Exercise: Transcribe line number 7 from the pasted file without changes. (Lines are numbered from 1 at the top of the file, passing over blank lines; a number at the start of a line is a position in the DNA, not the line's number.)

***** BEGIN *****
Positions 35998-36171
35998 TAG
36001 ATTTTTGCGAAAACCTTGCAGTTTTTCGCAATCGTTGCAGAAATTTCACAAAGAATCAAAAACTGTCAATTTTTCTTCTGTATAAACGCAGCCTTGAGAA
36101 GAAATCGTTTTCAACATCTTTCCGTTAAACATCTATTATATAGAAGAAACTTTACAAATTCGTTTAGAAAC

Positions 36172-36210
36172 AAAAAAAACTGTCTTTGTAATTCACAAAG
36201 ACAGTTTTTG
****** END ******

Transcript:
36201 ACAGTTTTTG